Well I’m in England right now, so obviously I’m done with my camps. Wow. That’s the first thing. Those two weeks were the most fun and most stressful weeks of my life. It was an experience like no other and I learned so much and feel so accomplished now that it’s done. I don’t even know where to start talking about it. I’ll just start typing…
Sign for the door
“Movie and Filmmaking Camp” is an official summer camp of the Davis Arts Center. Instructed by Courtney McNeil (legal reasons; instructor needed to be over 18) this camp ran 2 sessions; 5 days per session; 2 hours per day. Students need to be between 8-14 years of age. Prices were 89.00$ without a membership to the Davis Arts Center and 79.00$ with a membership. Max class size is 12. Materials fee is 5.00$ included in the camp price. More details can be found on davisartscenter.com or on the Davis Arts Center summer course catalogue. Ewan McNeil Prepared the camp (writing scripts, working out itenary), taught the camp (I had the most film background) and edited all films. Courtney McNeil and Ryan McNeil helped with supervising students and activities.
Monday (intro and basic green screen)- Started with introductions where the kids went around in a circle and said their name and favorite movie. Then we talked about what we were going to do all week… Kinda like I’m doing now. After that I introduced the equipment and passed it around for them to mess with (equipment list in later section). Then if I had time, I went over basic movie terms, just so that the kids would know what I was talking about. After that I split them in two groups: one out to the green screen and the other to stay in and get roles for the movie. At the green screen, I split them into 3 groups: swimming, flying, and floating. When one one group was up, the others would wait in line for the camera. And after the actor was done, he/she would do the clapboard. I would teach the kids how to act in front of the green screen. And the rules about the green screen and how it works. Then the clapper would say action and the camera operator started the camera and it worked smoothly…ish. Inside, the other half of the class were talking about parts for the movie. They got to say which roles they wanted, and were assigned roles to that the best as possible. When the class was back together at the end, everyone got their role and script/costume list. After they were settled with their character and papers, we started preparing for stop motion Tuesday. Depending on class size, we split into 2 or 3 groups, each with a movie franchise them based on Lego characters. We did Harry Potter, Star Wars and Pirates of the Caribbean. We then went over a basic plot line of the movie we wanted to make the next day. We asked what Lego characters they had in each theme and they were to bring characters the next day to film. And that was the end of day 1.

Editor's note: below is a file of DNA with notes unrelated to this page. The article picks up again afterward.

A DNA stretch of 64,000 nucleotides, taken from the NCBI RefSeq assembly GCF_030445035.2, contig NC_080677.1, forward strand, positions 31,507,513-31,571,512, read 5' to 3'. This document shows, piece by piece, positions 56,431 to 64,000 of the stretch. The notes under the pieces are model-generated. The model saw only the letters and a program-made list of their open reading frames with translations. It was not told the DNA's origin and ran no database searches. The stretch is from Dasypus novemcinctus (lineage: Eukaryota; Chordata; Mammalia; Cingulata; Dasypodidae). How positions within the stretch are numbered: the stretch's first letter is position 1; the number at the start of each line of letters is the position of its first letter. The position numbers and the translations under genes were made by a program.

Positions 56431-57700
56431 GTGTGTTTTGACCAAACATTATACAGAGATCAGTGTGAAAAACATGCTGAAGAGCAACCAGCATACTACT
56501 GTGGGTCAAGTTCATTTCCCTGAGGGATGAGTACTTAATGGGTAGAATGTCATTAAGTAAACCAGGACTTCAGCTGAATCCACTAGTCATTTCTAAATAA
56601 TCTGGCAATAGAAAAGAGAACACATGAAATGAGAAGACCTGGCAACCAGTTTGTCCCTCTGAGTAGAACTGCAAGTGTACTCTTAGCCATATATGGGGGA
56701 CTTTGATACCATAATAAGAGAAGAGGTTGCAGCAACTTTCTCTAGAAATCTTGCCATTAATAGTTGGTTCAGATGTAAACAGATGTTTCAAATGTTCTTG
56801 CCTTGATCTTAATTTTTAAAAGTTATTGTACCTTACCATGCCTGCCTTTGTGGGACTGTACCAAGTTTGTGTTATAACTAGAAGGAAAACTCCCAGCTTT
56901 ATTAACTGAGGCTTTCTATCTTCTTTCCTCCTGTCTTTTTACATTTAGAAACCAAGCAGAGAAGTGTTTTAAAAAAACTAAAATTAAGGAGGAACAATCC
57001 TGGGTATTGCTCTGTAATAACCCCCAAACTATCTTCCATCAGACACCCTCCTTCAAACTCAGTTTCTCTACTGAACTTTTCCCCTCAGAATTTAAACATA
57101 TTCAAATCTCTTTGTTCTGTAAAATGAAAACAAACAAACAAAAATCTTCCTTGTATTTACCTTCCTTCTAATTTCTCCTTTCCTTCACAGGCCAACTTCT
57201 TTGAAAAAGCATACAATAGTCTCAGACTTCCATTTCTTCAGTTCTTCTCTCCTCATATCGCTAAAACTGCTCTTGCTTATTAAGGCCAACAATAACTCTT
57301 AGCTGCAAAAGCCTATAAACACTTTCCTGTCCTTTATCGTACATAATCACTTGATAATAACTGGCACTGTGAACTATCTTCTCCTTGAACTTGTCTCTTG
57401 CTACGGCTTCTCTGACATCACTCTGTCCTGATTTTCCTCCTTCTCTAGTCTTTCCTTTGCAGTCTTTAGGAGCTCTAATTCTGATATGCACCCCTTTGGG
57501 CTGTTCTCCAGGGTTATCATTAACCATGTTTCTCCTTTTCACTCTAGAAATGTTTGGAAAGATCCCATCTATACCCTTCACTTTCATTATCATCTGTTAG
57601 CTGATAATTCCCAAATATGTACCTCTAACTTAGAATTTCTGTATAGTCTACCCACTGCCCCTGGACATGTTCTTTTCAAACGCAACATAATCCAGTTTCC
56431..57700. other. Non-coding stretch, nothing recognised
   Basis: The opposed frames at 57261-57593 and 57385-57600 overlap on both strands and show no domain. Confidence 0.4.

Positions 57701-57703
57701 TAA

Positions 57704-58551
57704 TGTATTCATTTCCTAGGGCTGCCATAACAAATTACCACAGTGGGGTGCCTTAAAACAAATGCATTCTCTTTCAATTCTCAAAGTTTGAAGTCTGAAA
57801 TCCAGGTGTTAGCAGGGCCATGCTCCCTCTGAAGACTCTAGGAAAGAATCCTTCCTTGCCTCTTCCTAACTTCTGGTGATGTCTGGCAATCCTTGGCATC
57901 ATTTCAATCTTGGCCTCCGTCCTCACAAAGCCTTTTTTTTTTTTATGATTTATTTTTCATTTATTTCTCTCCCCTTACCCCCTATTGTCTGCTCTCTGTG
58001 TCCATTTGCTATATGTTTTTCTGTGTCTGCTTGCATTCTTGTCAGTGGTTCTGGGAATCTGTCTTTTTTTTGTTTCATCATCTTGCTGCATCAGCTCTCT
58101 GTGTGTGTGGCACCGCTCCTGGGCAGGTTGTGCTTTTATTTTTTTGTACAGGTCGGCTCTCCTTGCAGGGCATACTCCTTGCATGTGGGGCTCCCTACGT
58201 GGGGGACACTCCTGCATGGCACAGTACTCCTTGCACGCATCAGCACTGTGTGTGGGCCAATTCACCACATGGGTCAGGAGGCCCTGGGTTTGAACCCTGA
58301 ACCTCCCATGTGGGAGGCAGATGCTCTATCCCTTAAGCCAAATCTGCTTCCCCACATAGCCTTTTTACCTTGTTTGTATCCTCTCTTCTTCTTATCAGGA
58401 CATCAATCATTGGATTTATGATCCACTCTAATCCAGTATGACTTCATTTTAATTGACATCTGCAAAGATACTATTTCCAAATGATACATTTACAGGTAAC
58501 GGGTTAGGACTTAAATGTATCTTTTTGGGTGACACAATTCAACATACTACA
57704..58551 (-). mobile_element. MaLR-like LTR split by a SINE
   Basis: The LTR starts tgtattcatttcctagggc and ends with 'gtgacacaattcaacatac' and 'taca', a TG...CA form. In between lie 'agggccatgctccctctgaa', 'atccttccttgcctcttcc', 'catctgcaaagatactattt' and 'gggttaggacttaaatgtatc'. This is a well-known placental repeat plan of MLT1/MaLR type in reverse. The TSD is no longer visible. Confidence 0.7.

front of the classroom on the first day
Tuesday (stop motion)- The students waked in with their Legos to a room set up like an animation studio. Tables against the wall with a blue board on the wall and green on the bottom, lighting fixtures over each stage and and cameras set up on tripods. We then got in our groups and started storyboarding. I thought them what the hell storyboarding was, and they ended up really doing it by themselves. After that, I gave them roles. We had a director (that I picked based off ability) then 2 movers and a camera operator. After going over moving techniques and how to operate the camera, I let them go by themselves and just intervened to keep them on track. It took the whole time because you know… It’s animation. They got really creative with stories and moving characters and ended up having a really good time. And they had great Lego sets that they brought in, we had hogwarts, the millennium falcon and an ewok village. It was fun
Wednesday (special effects/vfx)- We did all kinds of special effects this day. Now, both sessions we went about it differently, but I’ll talk about the second session (because it worked a lot better). We split into 3 groups: green screen, outdoor pre keyed magic and then a group stayed in and practiced lines. We split up according to who was in each scene. The green screen did more things like teleporting, that was what everyone seemed to want to do. They’d stand looking bored them clap and get all excited because they were in Paris or wherever they wanted to be. We actually had a kid go to McDonalds. Never the less it was fun. And then outside, they did magic. We started with pre keyed footage to over lay on the video: Lightning, fire, plasma ball, energy beam. One would pretend to shoot it and the other would pretend to get hit and fall down. Another one that we did was disappearing, where we’d shoot, freeze, then start up again without moving the camera. At the end of the day, we went In and started the full movie on the green screen. And the other kids practiced their lines. I kept a couple as crew to do scripts and camera. And that was Wednesday.